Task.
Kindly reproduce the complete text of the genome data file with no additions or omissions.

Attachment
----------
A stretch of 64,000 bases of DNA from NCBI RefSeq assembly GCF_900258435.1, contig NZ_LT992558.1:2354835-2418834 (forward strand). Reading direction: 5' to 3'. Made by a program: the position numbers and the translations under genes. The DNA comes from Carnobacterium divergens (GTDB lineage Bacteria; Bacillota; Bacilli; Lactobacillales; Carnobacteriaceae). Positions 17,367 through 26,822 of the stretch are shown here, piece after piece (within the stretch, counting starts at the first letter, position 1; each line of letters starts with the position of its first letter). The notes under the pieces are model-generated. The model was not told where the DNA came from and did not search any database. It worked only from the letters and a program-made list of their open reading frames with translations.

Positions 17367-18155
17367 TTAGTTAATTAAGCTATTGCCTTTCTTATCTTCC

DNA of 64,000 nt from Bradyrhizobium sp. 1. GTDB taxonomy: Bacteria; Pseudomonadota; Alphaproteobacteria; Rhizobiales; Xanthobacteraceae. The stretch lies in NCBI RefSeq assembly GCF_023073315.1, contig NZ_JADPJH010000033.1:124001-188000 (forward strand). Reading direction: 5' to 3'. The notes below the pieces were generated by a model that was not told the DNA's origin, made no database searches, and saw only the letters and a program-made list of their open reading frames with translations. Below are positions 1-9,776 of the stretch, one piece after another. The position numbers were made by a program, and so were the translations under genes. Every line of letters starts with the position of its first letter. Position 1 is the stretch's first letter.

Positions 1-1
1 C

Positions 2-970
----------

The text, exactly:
A stretch of 64,000 bases of DNA from NCBI RefSeq assembly GCF_900258435.1, contig NZ_LT992558.1:2354835-2418834 (forward strand). Reading direction: 5' to 3'. Made by a program: the position numbers and the translations under genes. The DNA comes from Carnobacterium divergens (GTDB lineage Bacteria; Bacillota; Bacilli; Lactobacillales; Carnobacteriaceae). Positions 17,367 through 26,822 of the stretch are shown here, piece after piece (within the stretch, counting starts at the first letter, position 1; each line of letters starts with the position of its first letter). The notes under the pieces are model-generated. The model was not told where the DNA came from and did not search any database. It worked only from the letters and a program-made list of their open reading frames with translations.

Positions 17367-18155
17367 TTAGTTAATTAAGCTATTGCCTTTCTTATCTTCC

DNA of 64,000 nt from Bradyrhizobium sp. 1. GTDB taxonomy: Bacteria; Pseudomonadota; Alphaproteobacteria; Rhizobiales; Xanthobacteraceae. The stretch lies in NCBI RefSeq assembly GCF_023073315.1, contig NZ_JADPJH010000033.1:124001-188000 (forward strand). Reading direction: 5' to 3'. The notes below the pieces were generated by a model that was not told the DNA's origin, made no database searches, and saw only the letters and a program-made list of their open reading frames with translations. Below are positions 1-9,776 of the stretch, one piece after another. The position numbers were made by a program, and so were the translations under genes. Every line of letters starts with the position of its first letter. Position 1 is the stretch's first letter.

Positions 1-1
1 C

Positions 2-970